M.R.: If I had to break it down, the songs I’d say, okay ten years ago … Oh, let’s go back, like fifteen years ago, Crowded House were a huge influence on me. And when you break it down to a song, “Something So Strong” is a great song by Crowded House that was a tape, my first tape, twenty years ago. That was a huge influence. Ten years ago, I would say “Lively Up Yourself” by Bob Marley & the Wailers off of Babylon by Bus was basically what I wanted to sound like as a live band. It’s a live track. I’m not saying the song, but the sonics, the music of it is really just a vibe and a pulse that I love and that really had a huge influence on me. And Pearl Jam, “Black” is a song and “Footsteps,” those songs gave me the, I don’t know, they made me open up a little bit more on my personal lyrical side. It had a huge influence.
Daze: You just mentioned your first tape, and you guys are actually known as one of the bands that were the first to really be helped by filesharing, which is obviously a big jump from tapes that you started out with. How do you feel about the concept of filesharing music, especially since you’ve now moved to a major label?
M.R.: Yeah, you know I break it down like this: I still to this day encourage and love the fact that people trade our live shows on the internet. They come to the shows; we let them tape. Take it wherever you want, do whatever the hell you want with it. Just don’t sell it. And then, on the other side of things, we always spend all the money we’ve got making a CD in a studio, we would just appreciate that people didn’t sell them individually. We paid our dues by saying people can tape whatever they want, do whatever they want, just come on man, at the end of the day, you understand, when people go and buy CDs at the store, the band’s not taking home twelve bucks. And the guy working at the label in A&R is not taking home any more money. So you’re really not doing any … you’re kinda like … a little bit that we do comes from CD sales but that’s alright by me. It’s changing times. You just gotta kinda roll with it. People bitch and moan about it way too much.
Daze: You guys play the theme music for Extreme Makeover: Home Edition. While most bands license their music out to television shows and soundtracks like this all the time, you guys have taken a more active role in the show, playing that live set on air. How did this come about and why did you guys decide to get more involved?
M.R.: Like anybody, we’re a fan of the show. The folks on there are doing the right thing. I wouldn’t give a shit if they got paid five million dollars a year; they do much more in a day than any of us do in a year. That’s really great and we love the show. My friend, the producer, this guy Glen Ballard, called me, and said, ‘Listen, I got a song for this show and I want you guys to play it. Will you come out here? We gotta record it.’ Blah blah blah. And when Glen calls you and says he’s got an idea, you should probably listen. This is the guy who wrote “The Man in the Mirror” for Michael Jackson. We went out there, did it, and spent the day on the site. It’s crazy, man! These folks took the L.A. Clinic and revamped the whole thing, and this is a place that people really need. It was the least we could do. You don’t get paid for stuff like that, and that really makes it ten times better because you feel like you’re not working and you’re having fun. No one is paying you to be there; you’re there to do the right thing. They just make you feel good all around that show, man. Even like, the camera operators and the catering folks are all good people. It’s kinda crazy.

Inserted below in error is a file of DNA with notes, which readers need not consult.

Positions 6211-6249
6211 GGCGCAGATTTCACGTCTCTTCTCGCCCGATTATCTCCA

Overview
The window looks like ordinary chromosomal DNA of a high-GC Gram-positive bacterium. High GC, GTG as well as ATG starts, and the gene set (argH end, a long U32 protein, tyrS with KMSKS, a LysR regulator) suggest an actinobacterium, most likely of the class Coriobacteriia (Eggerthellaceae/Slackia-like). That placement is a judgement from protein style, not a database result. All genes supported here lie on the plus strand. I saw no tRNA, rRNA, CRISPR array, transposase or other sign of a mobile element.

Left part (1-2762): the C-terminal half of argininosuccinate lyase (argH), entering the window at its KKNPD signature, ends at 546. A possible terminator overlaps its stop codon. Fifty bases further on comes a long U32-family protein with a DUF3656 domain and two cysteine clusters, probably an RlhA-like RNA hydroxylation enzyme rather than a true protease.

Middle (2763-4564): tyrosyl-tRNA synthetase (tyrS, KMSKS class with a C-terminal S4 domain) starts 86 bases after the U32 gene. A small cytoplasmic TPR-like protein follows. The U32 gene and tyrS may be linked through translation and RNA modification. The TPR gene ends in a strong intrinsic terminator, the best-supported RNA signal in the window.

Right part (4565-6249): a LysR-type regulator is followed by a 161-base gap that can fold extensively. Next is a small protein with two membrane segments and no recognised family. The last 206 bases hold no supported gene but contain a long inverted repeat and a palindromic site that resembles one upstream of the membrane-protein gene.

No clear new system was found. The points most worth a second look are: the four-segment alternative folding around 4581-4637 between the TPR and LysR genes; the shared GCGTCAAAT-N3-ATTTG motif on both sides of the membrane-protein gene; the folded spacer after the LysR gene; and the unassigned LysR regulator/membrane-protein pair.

Daze: You guys tour with Dave Matthews a lot, notably selling out three shows at the Gorge with the band this past summer. What do you enjoy about touring with Dave and is there anything you’ve learned from him that you apply to your own band or music? And also, when people compare you guys to him, what do you think are the main differences between you?
M.R.: Wow, good question. Alright, here you go, the reason I love to tour with that band is because we just kind of … we mesh. Again, good folks. I mean, hanging out at these shows is like hanging out with our crew and band. Everybody gets along. We all know each other, a nice vibe. They’re a Virginia-based thing; we’re a Maryland-based thing. It kinda all rolls together down there, but what I learned from them is … I can’t even count how many things we’ve learned from them. The touring operation over the years, we just looked at that model and went with it. How could you not? And the philanthropy these guys do is ridiculous! They wouldn’t report it. It’s like, one of them will go buy three acres of land so Walmart doesn’t build a Walmart there. They don’t call the news reporters to say it; they just do it. So I learned from them that you don’t need to talk about the shit you do. Just do it. And musically, fantastic band. Right now they got a guy, Rashawn Ross, out there playing trumpet who I saw last year. That was my focus, watching him play was great. Musically obviously we learn from the pros, man, watching these guys play. These are like hard-core pro musicians and you get a first-hand lesson every night. So that’s really great and then, people compare us. I love it! I mean, it’s like being compared to someone who’s very successful and great songs that make people feel good. I think that’s really what we share in common is we make people feel good. The differences are they’re a lot more seasoned, they’ve been around much longer, they’ve jammed much longer, they’ve accomplished so many things. And we’re up and coming, still evolving, and still changing. I can’t see the music connection at all, but I surely don’t mind if people say so.
Daze: What would surprise people to find out about you guys?
M.R.: Gosh, I’m trying to think of some crazy-ass shi — characteristics, but um, I don’t know what people think of us … I wish I could give you a cool answer, I’m really sorry. I wish I could tell you I’m a heroin addict, but you know, unfortunately, I’m not. [laughs]
Daze: That would have been a good answer, but maybe we’re glad that you’re not. What’s up next for OAR?
M.R.: June 5 we’ve got a Live from Madison Square Garden CD and DVD coming out. So we’re real excited about that. We basically recorded the show at the highest quality and filmed it at the highest quality so we’ve got a high definition movie. It’s called Behind the Back Line. It’s an up-close and personal look at a day in the life of us.
Daze: Did you guys ever expect to be a frat party band and then selling out Madison Square Garden?
M.R.: [Laughs] Well, back then we played fraternities, sororities. We also played churches and synagogues and birthday parties and fuckin’ on our front porch and on our neighbor’s roof. We played everywhere, so the frat rock band thing was just a part of what did, but no, I mean of course we had the dream, but you can’t count on shit like that. It’s true you can do whatever you set your mind to do, just don’t count on it. I try to remind myself all the time, ‘You can do whatever you set your mind to do, but don’t put all your chips on it.’
O.A.R. will be playing at Laker Hall in Owego on Sunday. Their album Stories of a Stranger is available on iTunes, Amazon.com and in most music outlets. Visit www.ofarevolution.com for more information.